We arrived in Ashland yesterday after driving through a tour of fire trucks and fire helicopters on I-5. The first play on the menu was Robert Schenkkan’s The Great Society.
I have been a fan of Schenkkan since seeing both nights of The Kentucky Cycle at Zeitgeist Stage Company and Way Theatre Artists in Boston in 2007.
We saw All the Way here two years ago and I was blown away: I went in expecting something a bit dry and difficult to follow, and found a play that was epic, funny, tragic, and well-referenced.
Years ago I was in Austin and visited the LBJ museum as a respite from the heat. I was surprised by the evenhandedness with which the museum treated the controversies Johnson’s time in office. Similarly, Shenkkan clearly loves LBJ, but writes about him (in both plays), as Jack Willis performs him, warts (and lies and machinations) and all.
The Great Society opened last week, with many of the same actors in the cast. I don’t know how Shenkkan manages to weave together the stories he has pulled. How does one choose what stays in and what gets cut (at 3 hours, down from 3 1/2 when they printed the program; there’s clearly been a lot of cutting)? How does one create a history full of details that never gets slow? (I will admit to some amazing naps during some of Shakespeare’s histories.) I’ll have to see if I can take some quality time with the production book while we’re up here to try to get a glimpse of the process that led to this play: OSF keeps 3-ring binders in the Members Lounge for each of the current productions.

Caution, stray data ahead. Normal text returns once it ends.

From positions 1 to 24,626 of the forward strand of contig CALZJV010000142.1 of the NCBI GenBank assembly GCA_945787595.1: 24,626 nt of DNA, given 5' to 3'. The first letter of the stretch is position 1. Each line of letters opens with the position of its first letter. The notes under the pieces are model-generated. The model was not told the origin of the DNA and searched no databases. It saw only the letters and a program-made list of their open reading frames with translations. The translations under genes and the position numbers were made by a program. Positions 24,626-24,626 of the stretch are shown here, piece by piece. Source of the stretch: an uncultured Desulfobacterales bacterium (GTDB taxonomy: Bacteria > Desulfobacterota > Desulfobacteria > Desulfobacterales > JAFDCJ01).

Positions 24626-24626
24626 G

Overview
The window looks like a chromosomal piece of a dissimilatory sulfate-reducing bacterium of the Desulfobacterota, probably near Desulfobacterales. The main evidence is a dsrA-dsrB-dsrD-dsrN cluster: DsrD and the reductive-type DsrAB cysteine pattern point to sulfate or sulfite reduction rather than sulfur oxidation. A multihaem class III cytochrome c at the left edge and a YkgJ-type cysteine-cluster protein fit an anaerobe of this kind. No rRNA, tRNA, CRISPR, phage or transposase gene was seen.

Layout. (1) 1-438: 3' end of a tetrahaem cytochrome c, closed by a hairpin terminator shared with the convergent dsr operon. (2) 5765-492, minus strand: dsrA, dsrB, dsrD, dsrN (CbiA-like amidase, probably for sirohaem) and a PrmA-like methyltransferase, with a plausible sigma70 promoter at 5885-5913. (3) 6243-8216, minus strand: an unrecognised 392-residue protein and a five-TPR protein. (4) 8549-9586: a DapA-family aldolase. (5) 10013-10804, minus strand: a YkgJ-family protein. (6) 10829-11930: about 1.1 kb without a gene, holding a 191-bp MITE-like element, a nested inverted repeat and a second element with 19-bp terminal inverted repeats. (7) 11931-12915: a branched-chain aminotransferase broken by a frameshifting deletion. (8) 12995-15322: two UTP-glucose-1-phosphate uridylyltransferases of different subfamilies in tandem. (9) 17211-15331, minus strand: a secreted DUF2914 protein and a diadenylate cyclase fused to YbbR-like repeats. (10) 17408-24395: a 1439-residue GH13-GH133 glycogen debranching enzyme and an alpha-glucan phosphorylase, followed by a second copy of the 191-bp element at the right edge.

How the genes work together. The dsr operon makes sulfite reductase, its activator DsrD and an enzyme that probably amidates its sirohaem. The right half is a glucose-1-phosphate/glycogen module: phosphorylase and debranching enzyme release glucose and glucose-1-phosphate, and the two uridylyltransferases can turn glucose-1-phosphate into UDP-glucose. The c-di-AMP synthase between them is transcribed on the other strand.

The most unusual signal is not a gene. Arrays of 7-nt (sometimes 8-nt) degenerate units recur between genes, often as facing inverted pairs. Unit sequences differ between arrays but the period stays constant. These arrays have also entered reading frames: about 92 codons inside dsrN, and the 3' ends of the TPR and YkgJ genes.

I could watch Jack Willis all day: he is larger than life as LBJ. Kenajuan Bentley manages to inhabit Dr. Martin Luther King, Jr without it being a caricature, though we were reminded again and again (especially in the treatment of the assassination, which, admittedly would have been nearly impossible to show on stage) that this isn’t his play.
It would be nice to be able to come see the show again at the end of the season. The script, though it flows beautifully, is still a little raw in the actors’ mouths, and the precise use of multimedia which was so impressive in All the Way is a little uneven in this production.
I was lucky enough to get to watch this with my dad, who lived through the events, watching along on TV as a teenager, reading the Chronicle, and then from the vantage of UC Berkeley in the midst of some of the later protests.
Win Goodbody wrote a beautiful detailed review at Portland Theater Scene.